initiative that can enable you to have an advantage
over your competitors. Simply put, your organization
will operate more efficiently than a competitor who
does not consider scarcity when making training
management decisions.
Consider interactions between resources:
Managers have many options to adjust the people,
time, and money resources to meet the requirements
of demand. Explore all options before making a
hiring decision.
Application Questions
1. In a general economic downturn, requests for
training development at a large corporation have
decreased by 30 percent. Ironically, just two years
earlier, requests for new development had increased
by the same amount: 30 percent. Two years ago,
eight experienced training developers were hired,
bringing the total number of training professionals in
that group to twenty-five. Given the current demand,
the department's manager determined that she will
have to release at least seven people to meet
mandated corporate budget guidelines. At this
corporation, the approach to downsizing historically
has been to release staff with the least seniority. To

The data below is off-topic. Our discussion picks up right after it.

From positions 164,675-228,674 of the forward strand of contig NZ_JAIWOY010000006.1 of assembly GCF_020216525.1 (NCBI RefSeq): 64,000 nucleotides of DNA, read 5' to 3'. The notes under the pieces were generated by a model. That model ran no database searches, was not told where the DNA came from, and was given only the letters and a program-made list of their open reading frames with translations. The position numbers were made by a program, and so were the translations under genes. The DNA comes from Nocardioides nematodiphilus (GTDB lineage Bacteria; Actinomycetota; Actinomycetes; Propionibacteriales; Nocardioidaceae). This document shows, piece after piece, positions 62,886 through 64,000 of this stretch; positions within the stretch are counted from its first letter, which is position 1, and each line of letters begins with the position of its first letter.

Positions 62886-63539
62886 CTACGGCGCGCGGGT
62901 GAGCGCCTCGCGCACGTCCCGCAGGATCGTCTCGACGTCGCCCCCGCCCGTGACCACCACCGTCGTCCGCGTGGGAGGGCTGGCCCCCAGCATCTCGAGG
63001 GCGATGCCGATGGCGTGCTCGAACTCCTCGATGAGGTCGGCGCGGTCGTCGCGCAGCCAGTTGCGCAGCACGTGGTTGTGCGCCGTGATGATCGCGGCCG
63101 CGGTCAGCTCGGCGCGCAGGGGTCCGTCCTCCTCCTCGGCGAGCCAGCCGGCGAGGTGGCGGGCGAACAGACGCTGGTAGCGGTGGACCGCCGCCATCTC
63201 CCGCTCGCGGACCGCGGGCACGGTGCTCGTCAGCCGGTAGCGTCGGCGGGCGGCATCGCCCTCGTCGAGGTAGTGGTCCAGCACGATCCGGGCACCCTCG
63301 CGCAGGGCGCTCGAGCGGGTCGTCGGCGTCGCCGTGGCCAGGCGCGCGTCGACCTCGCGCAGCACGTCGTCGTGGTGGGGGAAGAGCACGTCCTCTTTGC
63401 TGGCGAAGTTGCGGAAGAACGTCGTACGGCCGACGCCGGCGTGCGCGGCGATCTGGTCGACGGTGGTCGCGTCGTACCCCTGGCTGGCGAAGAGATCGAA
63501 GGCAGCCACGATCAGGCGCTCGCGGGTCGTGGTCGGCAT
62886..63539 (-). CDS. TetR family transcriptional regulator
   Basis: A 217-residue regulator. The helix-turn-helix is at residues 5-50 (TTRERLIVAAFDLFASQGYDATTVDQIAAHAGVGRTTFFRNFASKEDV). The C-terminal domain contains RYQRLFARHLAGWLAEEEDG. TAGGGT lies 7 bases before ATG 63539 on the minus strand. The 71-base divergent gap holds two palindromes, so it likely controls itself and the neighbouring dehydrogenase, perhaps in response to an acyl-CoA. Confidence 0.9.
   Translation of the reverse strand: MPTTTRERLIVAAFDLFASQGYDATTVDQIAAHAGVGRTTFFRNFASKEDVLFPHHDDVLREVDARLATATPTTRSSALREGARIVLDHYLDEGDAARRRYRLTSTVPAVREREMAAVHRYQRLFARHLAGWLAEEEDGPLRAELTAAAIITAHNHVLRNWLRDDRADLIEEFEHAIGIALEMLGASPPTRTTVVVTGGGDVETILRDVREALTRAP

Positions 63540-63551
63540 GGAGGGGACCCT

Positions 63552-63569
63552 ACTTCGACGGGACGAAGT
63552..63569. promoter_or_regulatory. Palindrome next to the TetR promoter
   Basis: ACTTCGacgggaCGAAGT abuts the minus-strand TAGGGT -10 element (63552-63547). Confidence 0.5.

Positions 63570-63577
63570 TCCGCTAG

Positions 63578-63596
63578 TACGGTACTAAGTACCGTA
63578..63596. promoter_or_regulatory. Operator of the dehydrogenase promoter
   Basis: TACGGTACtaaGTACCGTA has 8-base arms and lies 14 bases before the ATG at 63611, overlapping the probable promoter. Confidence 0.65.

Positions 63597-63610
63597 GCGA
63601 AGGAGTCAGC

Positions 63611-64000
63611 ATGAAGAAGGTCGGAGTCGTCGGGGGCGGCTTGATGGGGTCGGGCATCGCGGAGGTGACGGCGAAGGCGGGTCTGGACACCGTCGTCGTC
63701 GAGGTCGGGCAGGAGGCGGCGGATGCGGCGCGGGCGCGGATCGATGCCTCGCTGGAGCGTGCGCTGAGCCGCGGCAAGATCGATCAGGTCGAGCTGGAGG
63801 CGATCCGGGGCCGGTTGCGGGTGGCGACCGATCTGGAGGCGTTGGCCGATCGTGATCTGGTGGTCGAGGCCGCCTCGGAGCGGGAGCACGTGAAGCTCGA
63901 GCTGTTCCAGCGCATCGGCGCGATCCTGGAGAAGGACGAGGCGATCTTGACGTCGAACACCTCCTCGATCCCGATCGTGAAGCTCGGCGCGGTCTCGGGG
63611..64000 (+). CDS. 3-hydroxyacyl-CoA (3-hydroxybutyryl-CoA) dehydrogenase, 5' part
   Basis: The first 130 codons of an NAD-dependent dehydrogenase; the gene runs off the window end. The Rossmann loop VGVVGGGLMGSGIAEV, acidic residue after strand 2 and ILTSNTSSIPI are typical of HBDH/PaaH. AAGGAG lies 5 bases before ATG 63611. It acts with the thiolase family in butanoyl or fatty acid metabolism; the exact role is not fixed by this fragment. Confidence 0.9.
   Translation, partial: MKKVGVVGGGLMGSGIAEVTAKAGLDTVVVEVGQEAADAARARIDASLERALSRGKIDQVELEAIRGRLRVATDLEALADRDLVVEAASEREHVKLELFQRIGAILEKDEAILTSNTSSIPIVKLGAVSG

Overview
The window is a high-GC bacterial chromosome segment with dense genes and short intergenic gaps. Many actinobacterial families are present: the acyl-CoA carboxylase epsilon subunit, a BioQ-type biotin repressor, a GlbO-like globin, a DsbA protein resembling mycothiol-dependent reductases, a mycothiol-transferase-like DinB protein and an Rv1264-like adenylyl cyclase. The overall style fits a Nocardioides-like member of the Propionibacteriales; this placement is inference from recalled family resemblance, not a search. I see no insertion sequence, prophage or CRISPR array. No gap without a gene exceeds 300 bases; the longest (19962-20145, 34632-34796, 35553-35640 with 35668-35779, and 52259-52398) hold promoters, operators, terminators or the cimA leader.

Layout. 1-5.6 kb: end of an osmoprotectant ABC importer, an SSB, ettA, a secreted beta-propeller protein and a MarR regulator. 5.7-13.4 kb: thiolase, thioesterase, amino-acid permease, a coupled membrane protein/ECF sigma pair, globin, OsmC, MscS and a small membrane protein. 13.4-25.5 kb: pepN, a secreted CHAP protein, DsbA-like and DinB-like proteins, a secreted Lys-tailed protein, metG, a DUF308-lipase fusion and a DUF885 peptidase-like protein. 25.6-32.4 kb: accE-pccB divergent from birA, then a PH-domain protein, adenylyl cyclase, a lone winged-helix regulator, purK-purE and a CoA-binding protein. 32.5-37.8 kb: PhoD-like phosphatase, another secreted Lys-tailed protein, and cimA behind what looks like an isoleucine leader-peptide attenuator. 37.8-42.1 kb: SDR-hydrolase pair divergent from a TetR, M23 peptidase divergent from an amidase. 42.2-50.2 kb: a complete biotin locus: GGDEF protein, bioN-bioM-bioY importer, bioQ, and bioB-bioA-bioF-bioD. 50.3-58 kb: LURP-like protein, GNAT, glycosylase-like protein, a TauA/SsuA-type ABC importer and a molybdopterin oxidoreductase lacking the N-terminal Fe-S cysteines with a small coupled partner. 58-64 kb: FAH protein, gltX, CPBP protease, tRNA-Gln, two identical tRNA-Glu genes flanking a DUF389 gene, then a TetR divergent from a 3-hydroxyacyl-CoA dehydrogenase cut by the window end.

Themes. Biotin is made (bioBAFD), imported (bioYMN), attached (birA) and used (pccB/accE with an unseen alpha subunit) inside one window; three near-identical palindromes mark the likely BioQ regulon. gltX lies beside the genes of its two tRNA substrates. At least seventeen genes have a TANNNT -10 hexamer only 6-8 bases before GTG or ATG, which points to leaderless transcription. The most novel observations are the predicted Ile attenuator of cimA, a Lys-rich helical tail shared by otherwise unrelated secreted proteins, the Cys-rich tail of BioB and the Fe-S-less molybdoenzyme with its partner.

provide some needed contingency in her budget,
the manager has decided to release all eight of the
people she hired two years ago and is making this
134 SECTION III Evaluating and Managing Instructional Programs and Projects
recommendation to her boss—the HR Lead. After
reviewingthis situation, the HR Lead is sympathetic
with how difficult this situation is for the manager,
but is also concerned with how she'got to this point
and what she can do to avoid this in the future.
The Lead has several questions for the manager,
including:
Is eight the right number of people to let go?
Are the people you've identified the right people to
let go?
What will be the impact to the remaining team
members if you make this change?
What happens if demand for your services decreases
further?
What happens if the demand picks up?
Do you think you had "the right staffing level two
years ago?
Long term, how many full-time employees should
you have on your team?
In general, is there a way for you to absorb changes
in the marketplace with less impact to your team?
How would you answer these questions?
2. A large corporation is about to acquire a smaller